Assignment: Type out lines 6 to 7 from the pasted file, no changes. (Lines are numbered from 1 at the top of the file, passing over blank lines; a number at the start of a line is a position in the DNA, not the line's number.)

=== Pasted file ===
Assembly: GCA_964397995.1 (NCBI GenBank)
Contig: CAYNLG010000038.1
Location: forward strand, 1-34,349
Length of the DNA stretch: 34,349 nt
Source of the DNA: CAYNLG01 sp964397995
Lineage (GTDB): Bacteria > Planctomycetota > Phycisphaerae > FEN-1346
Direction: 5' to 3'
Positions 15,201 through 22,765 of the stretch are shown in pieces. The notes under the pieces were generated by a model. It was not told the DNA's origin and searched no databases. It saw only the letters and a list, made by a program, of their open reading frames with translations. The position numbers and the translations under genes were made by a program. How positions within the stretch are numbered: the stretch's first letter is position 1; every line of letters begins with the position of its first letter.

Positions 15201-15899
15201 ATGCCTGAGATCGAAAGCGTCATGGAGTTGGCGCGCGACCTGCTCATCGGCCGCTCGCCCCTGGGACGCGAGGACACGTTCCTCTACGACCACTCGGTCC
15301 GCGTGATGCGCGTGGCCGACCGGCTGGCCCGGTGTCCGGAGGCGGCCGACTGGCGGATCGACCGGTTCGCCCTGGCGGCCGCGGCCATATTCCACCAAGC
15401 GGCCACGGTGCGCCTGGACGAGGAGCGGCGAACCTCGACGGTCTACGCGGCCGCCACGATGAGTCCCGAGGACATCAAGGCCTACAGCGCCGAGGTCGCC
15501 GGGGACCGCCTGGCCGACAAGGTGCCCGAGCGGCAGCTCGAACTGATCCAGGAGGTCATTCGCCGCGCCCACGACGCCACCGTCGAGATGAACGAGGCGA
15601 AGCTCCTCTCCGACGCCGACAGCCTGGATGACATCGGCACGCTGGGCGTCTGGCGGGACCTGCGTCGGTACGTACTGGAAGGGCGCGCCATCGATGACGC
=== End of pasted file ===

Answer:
Lineage (GTDB): Bacteria > Planctomycetota > Phycisphaerae > FEN-1346
Direction: 5' to 3'